Review: The Resistible Rise of Arturo Ui – Rio Community Centre, Newport-on-Tay

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First published in The Times, Wednesday June 7 2017

Four Stars

By coincidence, Dundee Rep’s community production of Brecht’s anti-fascist allegory is running at the same time as a major revival at the Donmar Warehouse. Where Brecht’s 1941 “parable play” parodied Hitler’s rise to power through the story of a small-time gangster who assumes control over the Chicago cauliflower racket in the 1930s, the London production, starring Lenny Henry, draws explicit parallels with the campaigning rhetoric and behaviour in office of the current resident of 1600 Pennsylvania Avenue.

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Review: Death of Salesman – Dundee Rep

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First published in The Times, Monday March 6 2017

Four Stars

It is no mean feat to take a play as endlessly revived and oft discussed as Arthur Miller’s Pulitzer Prize-winning masterpiece and make audiences feel as though they are seeing it for the first time. Yet this production, directed by Joe Douglas for the Dundee Rep ensemble, offers an abundance of fresh perspectives on a text many people first encounter as high school students.

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Review: The Course of True Love – The Lemon Tree, Aberdeen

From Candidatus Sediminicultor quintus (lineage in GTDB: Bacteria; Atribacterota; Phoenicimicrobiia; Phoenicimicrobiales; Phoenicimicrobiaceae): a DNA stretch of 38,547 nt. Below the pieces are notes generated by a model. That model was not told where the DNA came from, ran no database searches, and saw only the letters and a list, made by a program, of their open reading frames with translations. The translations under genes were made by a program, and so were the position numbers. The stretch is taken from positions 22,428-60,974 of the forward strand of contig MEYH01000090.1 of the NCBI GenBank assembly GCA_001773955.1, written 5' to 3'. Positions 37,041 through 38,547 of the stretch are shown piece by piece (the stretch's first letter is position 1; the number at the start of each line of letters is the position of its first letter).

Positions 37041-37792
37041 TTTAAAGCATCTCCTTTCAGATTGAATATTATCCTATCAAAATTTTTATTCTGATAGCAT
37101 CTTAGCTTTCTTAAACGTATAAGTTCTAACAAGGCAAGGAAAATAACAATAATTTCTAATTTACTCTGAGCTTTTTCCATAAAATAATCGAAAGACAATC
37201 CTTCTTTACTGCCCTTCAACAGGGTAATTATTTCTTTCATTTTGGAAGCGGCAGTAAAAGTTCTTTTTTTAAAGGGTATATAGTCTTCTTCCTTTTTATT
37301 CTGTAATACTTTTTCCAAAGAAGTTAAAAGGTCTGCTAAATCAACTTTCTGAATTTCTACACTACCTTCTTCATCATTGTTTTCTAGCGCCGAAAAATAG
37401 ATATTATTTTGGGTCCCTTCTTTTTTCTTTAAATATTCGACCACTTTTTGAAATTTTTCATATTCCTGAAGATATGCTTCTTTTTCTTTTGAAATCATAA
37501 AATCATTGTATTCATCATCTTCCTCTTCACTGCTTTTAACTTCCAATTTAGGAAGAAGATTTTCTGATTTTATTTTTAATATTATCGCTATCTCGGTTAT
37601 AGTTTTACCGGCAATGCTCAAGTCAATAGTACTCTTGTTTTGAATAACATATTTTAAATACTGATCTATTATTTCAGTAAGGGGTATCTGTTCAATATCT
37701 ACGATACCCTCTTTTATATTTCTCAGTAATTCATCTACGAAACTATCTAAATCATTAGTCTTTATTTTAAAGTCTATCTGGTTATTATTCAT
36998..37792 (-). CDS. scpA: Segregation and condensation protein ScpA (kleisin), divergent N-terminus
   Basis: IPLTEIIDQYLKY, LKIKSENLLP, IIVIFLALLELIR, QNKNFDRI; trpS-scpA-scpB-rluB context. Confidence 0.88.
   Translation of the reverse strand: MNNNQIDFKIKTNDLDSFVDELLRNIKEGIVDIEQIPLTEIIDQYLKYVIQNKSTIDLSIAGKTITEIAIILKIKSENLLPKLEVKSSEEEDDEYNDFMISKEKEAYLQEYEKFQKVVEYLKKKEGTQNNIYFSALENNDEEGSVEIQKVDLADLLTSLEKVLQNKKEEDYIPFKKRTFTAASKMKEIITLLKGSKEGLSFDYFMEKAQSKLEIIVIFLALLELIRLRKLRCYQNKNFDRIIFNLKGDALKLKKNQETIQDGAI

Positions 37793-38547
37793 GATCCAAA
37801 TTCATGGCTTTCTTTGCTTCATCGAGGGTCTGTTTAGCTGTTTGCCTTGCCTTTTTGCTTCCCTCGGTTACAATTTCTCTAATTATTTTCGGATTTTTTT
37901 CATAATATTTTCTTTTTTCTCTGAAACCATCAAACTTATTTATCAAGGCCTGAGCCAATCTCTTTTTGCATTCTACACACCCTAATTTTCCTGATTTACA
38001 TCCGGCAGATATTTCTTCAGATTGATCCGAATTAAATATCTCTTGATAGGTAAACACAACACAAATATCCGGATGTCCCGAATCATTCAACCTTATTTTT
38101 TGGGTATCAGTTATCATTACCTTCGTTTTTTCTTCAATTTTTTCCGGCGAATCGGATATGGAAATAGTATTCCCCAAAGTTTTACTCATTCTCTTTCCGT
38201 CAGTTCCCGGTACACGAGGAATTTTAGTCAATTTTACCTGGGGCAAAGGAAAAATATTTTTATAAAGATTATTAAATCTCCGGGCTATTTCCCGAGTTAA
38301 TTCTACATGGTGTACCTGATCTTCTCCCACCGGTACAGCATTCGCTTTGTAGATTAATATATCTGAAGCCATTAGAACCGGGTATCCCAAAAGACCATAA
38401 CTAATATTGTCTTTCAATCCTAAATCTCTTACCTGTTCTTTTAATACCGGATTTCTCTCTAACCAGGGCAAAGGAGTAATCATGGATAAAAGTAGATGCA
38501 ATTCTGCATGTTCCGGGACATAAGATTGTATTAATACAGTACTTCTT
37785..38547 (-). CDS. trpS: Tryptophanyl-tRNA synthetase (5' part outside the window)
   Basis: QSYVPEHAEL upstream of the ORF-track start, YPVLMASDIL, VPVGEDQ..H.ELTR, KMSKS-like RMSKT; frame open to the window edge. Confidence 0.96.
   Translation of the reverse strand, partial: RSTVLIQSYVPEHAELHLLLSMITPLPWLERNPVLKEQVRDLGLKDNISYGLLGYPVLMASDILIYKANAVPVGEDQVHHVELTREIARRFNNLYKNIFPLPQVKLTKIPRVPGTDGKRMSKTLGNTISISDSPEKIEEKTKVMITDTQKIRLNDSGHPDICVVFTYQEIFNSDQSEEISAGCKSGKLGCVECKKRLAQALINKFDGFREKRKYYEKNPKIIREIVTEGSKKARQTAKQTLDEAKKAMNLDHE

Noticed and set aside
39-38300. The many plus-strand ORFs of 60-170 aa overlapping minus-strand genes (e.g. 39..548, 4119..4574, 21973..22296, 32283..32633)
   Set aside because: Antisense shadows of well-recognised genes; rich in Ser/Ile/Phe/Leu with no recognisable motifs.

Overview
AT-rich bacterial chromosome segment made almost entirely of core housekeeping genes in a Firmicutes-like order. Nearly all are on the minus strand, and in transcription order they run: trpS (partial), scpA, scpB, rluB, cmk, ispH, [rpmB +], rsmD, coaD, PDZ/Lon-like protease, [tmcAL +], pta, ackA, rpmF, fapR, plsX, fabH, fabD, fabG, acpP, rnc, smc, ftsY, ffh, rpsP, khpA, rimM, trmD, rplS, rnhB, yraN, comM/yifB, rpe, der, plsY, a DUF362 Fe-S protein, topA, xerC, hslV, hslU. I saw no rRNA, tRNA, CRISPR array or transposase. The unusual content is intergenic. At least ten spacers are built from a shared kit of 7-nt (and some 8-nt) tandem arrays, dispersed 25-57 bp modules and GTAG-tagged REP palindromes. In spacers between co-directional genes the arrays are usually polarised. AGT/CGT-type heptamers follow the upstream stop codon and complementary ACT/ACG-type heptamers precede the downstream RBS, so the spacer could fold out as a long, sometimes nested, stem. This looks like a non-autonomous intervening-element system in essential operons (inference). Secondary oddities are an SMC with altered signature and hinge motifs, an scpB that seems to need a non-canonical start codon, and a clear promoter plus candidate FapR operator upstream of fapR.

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First published in The Times, Thursday November 19 2015

Three Stars

 

Over the past decade, David Leddy, the artistic director of Fire Exit, has built up a deserved reputation for innovation. His previous works include a site-specific webcast streamed live from his Glasgow flat and an immersive play, set in Japan, for which the audience was invited to sip white tea while wrapped in kimonos. In this context, his latest work, a two-hander with a single-room setting, looks like a radical departure.

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Review: The Cheviot, the Stag and the Black, Black Oil – Dundee Rep

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First published in The Times, Tuesday September 22 2015

Four Stars

When John McGrath’s landmark political drama debuted in a small venue in Aberdeen in 1973, the effects of the discovery of North Sea Oil on life in the Highlands were only just beginning to be felt. Forty years on, Joe Douglas’s joyous revival for Dundee Rep subtly updates the script to include references to the independence referendum and the current debate on land ownership, but it’s remarkably faithful to the substance and raucous spirit of the original.

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Review: Fat Alice – Òran Mór, Glasgow

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First published in The Times, Thursday April 2 2015 

Four Stars

Playwright Alison Carr is one of the breakout members of the Traverse 50 – the group of new talents discovered and nurtured by Scotland’s new writing theatre as part of its half-centenary celebrations. Fat Alice may be her first fully realised work, but it’s an impressive calling card, sly and audaciously offbeat, showcased to strong effect in Joe Douglas’s snappy production.

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